"The attacker wanted to go inside. He exploded himself when officials wanted to search his body,'' he said.
There was no immediate claim of responsibility.
Surge in violence
The complex at Kamra or its workers have been targeted at least once before.
In December 2007, a suicide car bomber struck near a bus carrying children of air force employees, wounding five of them.
The Kamra bombing follows a gun attack on a military vehicle on Thursday in Islamabad which killed a brigadier and his driver.
Two men had approached the vehicle on a motorbike and sprayed bullets at it before fleeing.
Millions of students have been kept at home this week as Pakistan shut all schools and colleges after a suicide attack on Tuesday at a university.
On October 10, fighters staged an ambush on the army headquarters in Rawalpindi. It was later claimed by the Tehreek-e-Taliban in Pakistan.
Almost three weeks of attacks by the Pakistani Taliban have left about 170 people dead.
The surge in violence comes as the military's offensive against the Pakistani Taliban in South Waziristan enters its seventh day.
Al Jazeera's Alan Fisher, in Islamabad, said: "Everywhere, as far as the Taliban is concerned, is a legitimate target if it involves the security forces, the police and the army.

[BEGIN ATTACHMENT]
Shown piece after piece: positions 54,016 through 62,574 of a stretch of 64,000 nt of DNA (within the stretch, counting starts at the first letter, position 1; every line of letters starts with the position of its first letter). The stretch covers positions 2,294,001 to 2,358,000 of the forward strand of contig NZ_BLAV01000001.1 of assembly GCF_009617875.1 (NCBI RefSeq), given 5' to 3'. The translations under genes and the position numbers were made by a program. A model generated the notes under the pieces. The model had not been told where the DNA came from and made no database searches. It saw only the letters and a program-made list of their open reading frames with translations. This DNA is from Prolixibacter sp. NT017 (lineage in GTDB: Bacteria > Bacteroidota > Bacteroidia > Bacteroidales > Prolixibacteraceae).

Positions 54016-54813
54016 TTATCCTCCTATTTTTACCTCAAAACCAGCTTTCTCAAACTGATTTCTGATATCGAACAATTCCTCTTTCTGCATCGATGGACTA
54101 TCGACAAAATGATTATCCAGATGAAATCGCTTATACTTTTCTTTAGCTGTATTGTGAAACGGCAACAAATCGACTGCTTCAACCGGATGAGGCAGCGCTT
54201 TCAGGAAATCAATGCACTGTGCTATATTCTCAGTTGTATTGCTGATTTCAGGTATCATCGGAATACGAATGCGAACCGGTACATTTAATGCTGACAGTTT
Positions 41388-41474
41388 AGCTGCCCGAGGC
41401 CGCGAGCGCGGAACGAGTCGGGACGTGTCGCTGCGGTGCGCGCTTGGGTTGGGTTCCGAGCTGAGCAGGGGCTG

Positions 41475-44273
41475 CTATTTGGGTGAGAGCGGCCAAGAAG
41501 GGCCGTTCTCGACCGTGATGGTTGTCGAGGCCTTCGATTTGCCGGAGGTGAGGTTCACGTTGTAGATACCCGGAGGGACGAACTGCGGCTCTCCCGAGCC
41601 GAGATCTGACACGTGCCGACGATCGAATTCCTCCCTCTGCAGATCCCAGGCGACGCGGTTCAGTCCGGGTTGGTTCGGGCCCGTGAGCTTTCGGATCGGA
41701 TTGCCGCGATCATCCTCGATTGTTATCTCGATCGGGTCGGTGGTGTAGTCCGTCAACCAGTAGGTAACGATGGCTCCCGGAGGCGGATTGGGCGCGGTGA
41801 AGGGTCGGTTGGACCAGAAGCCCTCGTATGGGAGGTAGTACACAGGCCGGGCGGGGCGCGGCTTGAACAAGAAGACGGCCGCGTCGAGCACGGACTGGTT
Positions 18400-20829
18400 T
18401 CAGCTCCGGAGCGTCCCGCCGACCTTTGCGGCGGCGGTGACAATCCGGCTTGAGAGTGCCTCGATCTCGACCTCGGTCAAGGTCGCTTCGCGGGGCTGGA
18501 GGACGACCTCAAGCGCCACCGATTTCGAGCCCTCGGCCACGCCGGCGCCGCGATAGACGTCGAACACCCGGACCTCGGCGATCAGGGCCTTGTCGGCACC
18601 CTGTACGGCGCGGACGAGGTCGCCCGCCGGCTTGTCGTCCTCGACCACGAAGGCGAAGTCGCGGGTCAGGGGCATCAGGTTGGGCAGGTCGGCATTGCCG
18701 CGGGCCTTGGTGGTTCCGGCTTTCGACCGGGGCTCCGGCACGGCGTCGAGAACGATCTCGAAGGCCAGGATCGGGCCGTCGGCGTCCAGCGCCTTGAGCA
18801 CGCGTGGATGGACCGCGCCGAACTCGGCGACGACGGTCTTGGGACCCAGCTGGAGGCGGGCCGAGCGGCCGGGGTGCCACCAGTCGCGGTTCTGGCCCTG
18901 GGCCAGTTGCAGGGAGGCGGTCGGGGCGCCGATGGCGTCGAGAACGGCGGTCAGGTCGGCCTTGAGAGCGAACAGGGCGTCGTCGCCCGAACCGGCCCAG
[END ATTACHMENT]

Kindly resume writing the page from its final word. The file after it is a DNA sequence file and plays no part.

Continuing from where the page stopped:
"Everyone is wary of what will happen next and because of this the prime minister [Yusuf Raza Gilani] has summoned a special security meeting in Islamabad which will take place today.
| Exclusive report: Thousands flee South Waziristan as the conflict escalates
"He has summoned senior advisers and politicians, including representatives from the provinces and also people who can feed into the process, to see how they can try to cope with the problems that they are facing."
Gilani condemned the Kamra attack and vowed that the government would not waver in its resolve to "root out terrorism".
"They knew that when the South Waziristan offensive started that there was always the possibility of a backlash and that's what we are seeing," our correspondent said, referring to the Pakistani authorities.
"[The government] is aware that they have to do something, because people are scared. You can see it on the streets, in the fact that there is not as much traffic around as usual, that the markets are quieter, cinemas across the country are reporting that attendances are down.
"The army said earlier this week that their intention was to target what they described as the biggest bully in the neighbourhood.
"They believe that if they can confront and defeat the Taliban in South Waziristan, then other groups around the country will adapt to the new realities.
"It's a risky strategy. If it fails, it allows others to push on with their agenda and carry out attacks."